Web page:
I am voting for Donald Trump not because I believe that he is a Christian. Neither am I voting for him because he spearheaded the move of the American embassy in Israel to Jerusalem. Actually, I could care less. I’m not even voting for Donald Trump because he is a paragon of social graces. Certainly, he is not that. He is full of testosterone, and actually I find that a little refreshing in a feminized society.
Trump reminds me of Darius in the Bible who was a pagan king, but who was sympathetic to the movement of the Jews going back to the Promised Land. Sometimes, God surprises us and uses a crooked stick to draw a straight line. This is one way God answers prayers. Trump disappoints me in a number of ways including his support of homosexuality. If that were the only issue, I would certainly vote against him.
When I vote for Donald Trump, I am voting for a worldview that has providentially attached itself to him. In many respects he has identified himself with numerous Christian principles, whether he understands it or not.
For example, he has stood against abortion, a position quite contrary to the opposition political party and its candidates. This is a major issue for me, and I hope that he is successful in getting the right person onto the Supreme Court to help reverse that decision.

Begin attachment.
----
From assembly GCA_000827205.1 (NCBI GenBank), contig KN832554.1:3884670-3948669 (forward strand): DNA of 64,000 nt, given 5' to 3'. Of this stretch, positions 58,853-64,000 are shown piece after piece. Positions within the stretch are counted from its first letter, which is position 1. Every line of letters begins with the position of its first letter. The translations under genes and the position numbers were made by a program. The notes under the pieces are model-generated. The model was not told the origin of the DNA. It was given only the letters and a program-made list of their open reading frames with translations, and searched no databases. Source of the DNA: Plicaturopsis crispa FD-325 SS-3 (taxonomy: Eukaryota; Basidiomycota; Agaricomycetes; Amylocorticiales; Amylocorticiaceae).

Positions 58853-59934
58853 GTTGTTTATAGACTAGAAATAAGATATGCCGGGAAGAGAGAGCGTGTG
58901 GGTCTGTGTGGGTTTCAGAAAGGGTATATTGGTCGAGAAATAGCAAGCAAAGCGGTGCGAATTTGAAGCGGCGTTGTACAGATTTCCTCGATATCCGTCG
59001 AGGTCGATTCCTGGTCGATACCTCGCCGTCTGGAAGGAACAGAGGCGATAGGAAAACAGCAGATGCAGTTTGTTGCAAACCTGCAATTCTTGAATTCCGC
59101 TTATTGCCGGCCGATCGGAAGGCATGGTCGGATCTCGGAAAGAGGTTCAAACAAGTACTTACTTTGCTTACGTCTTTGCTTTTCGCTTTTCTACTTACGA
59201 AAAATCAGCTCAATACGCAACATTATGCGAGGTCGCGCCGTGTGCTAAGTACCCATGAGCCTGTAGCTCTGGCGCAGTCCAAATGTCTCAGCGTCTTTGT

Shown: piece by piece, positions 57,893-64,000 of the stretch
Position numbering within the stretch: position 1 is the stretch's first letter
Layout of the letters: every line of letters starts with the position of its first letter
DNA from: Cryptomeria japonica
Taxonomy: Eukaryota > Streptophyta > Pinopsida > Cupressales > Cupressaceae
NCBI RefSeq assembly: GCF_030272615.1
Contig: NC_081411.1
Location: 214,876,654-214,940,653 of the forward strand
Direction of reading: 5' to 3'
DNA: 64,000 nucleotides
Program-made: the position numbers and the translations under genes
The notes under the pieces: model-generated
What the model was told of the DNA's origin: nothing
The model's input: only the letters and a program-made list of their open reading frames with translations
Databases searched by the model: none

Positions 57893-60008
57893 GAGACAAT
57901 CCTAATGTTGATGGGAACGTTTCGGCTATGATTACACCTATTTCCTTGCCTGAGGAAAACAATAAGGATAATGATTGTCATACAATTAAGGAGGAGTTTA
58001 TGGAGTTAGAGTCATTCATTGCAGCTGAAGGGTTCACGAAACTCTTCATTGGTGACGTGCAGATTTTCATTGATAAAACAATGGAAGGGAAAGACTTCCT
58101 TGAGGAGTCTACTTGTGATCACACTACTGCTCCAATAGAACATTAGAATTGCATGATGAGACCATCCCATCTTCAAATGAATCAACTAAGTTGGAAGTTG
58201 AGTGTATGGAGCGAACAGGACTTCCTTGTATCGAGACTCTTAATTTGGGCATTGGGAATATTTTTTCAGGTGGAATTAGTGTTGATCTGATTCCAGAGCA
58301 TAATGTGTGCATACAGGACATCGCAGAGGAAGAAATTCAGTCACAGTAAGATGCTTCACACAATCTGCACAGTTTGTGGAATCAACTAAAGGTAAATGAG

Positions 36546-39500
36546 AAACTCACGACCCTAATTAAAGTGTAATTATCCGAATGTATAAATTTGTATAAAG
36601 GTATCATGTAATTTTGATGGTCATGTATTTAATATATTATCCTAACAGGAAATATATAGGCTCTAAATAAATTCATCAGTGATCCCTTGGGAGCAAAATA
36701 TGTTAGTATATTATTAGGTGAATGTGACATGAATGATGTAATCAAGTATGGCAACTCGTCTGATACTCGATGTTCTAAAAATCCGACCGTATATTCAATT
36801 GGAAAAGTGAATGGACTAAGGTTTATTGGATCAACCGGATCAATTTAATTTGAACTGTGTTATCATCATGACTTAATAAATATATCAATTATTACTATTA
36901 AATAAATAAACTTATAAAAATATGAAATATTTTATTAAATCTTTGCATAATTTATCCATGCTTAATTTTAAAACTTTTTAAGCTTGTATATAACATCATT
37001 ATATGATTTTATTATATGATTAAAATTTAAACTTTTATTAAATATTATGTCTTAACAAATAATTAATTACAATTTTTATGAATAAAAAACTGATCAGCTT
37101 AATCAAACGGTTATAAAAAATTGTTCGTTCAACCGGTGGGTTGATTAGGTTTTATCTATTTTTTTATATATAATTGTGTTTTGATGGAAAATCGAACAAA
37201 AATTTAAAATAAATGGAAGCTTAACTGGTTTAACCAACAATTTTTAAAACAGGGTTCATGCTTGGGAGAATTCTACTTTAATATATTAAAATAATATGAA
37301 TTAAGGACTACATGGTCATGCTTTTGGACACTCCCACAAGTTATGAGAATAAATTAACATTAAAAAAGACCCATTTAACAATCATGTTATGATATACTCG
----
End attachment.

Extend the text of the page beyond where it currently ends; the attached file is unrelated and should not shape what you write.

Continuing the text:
Even though he has supported gay rights (probably for political reasons), his respect for Christianity still makes him the best bet to oppose the tyranny of the LGBT community.
Recently, Trump issued an executive order forbidding the teaching of Critical Race Theory in the Federal Government training venues. He may be ahead of the church on this issue. Critical Race Theory clearly teaches that all white people are guilty of racism because of the color of their skin. It is actually a type of discrimination.
As a “Law and Order” President, he is clearly opposed to the rioting occurring in our major cities. He is not opposed to orderly protest, but the destruction of property is theft, and he has taken a biblical position on this issue.
He has moved us out of foreign wars in which we have been entangled for over half a century. There exists an historical and biblical doctrine in the church of a Just War, and Trump’s views largely coincide with these principles.